Hans Lippershey

countryman who has a good claim to have invented the microscope

Lippershey (inset left) was a German who lived his adult life in Middelburg, in the Netherlands. He developed and in 1608 made public designs for a "perspective glass", "an instrument for seeing at a distance". At either end of a paper tube, it had a weak convex objective lens and a strong concave eyepiece lens that magnified three to four times. Lippershey was denied a patent because another Dutchman, Jacob Metius, filed a competing claim.

These glasses were easy to copy, and became popular throughout Europe within months for their military and commercial application of identifying ships from afar. Later, one of Lippershey's close neighbors in Middelburg, Zacharias Jansen (inset right), made a credible claim to have invented the telescope before Lippershey.

But these men were lens grinders, not scientists. By the following summer, Galileo had heard about Lippershey's design, made a similar spyglass of his own, and turned it to the stars. It was another decade before the first microscopes used this double lens system to look closely at little things. From the point of view of the lens, however, there isn't any difference between very small and very far away. It's just refracting light.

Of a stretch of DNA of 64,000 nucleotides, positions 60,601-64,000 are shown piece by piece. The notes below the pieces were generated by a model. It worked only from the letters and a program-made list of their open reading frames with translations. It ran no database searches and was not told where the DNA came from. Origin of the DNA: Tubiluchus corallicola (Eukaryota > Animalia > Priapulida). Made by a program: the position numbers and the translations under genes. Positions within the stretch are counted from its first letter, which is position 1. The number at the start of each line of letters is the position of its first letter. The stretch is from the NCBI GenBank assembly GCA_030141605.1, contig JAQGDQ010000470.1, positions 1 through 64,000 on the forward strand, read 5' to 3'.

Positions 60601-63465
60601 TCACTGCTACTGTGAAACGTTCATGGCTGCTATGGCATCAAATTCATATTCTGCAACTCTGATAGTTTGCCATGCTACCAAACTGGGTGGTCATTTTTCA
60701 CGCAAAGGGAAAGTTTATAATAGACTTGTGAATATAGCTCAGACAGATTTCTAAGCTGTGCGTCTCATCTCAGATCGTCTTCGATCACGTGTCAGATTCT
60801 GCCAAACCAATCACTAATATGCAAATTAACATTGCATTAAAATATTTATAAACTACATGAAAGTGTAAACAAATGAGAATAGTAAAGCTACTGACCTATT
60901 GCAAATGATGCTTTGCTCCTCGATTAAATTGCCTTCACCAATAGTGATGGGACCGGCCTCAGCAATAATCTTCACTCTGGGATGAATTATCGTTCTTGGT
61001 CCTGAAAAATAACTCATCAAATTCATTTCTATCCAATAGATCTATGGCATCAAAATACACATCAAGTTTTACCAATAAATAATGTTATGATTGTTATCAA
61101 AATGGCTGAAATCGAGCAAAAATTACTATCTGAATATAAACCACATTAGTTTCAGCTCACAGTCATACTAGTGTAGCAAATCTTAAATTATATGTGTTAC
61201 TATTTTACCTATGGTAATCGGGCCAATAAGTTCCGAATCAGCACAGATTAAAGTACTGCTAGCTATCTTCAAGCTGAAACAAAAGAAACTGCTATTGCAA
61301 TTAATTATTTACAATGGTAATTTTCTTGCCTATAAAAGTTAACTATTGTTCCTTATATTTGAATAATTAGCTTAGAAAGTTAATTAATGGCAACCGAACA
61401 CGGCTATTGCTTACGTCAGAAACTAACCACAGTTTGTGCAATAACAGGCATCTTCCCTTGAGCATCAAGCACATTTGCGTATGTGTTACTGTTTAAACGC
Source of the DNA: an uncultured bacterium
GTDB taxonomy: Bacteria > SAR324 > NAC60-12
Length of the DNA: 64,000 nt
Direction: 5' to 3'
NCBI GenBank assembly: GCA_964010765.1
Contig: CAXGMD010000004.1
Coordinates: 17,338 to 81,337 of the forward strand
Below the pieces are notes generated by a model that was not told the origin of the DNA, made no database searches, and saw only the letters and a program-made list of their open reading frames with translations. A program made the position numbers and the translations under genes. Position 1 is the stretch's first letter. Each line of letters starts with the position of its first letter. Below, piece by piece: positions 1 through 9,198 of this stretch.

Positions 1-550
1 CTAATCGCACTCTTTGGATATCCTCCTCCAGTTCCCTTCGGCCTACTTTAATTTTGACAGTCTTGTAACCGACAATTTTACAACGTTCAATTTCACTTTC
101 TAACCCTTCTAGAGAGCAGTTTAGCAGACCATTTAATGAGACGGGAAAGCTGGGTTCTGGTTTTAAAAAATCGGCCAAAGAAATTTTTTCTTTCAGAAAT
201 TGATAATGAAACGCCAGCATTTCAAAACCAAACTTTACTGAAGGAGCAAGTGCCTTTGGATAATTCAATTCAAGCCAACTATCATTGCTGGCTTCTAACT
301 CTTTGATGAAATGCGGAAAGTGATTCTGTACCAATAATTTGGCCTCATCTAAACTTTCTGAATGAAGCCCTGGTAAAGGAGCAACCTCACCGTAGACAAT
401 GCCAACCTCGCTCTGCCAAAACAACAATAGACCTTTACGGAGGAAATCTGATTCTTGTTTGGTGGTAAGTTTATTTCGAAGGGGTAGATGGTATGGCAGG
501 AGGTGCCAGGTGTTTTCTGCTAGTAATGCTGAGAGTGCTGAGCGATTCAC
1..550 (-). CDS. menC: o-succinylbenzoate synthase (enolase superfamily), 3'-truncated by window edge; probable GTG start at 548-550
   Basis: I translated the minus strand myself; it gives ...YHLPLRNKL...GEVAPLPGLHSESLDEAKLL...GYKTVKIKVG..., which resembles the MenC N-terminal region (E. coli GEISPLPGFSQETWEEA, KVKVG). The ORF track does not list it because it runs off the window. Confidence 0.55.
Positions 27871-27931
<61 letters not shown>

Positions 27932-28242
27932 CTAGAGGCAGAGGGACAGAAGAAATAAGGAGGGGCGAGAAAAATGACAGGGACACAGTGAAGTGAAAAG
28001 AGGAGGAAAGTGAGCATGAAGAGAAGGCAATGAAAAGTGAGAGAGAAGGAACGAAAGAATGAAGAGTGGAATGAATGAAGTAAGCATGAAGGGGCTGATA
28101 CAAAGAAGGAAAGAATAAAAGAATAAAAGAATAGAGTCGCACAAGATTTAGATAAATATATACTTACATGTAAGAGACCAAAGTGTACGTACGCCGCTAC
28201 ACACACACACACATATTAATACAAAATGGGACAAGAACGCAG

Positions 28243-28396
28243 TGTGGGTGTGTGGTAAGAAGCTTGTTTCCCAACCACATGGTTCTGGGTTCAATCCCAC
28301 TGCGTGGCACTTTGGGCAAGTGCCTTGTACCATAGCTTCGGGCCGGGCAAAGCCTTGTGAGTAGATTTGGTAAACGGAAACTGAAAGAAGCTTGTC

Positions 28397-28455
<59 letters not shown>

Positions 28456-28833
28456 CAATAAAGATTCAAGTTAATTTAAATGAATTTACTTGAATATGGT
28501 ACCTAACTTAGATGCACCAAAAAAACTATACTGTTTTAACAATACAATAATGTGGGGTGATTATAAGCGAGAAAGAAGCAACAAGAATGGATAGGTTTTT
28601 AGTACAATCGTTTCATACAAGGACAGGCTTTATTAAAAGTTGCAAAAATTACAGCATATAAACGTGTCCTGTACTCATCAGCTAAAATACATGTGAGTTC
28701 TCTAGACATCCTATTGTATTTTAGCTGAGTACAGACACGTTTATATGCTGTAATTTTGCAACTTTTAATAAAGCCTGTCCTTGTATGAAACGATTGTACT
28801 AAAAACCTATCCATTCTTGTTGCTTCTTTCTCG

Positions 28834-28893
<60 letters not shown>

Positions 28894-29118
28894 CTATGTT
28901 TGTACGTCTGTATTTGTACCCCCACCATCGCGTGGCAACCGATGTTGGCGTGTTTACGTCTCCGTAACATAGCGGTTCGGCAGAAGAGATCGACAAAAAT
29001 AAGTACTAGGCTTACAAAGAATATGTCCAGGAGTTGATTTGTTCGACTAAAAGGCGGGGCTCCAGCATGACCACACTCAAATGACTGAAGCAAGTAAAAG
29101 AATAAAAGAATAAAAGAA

The illustration in the backgroud is titled Geodetic measurements from De quadrante geometrico libellus by Cornelis de Judaeis and Levinus Hulsius (Nuremberg, 1594).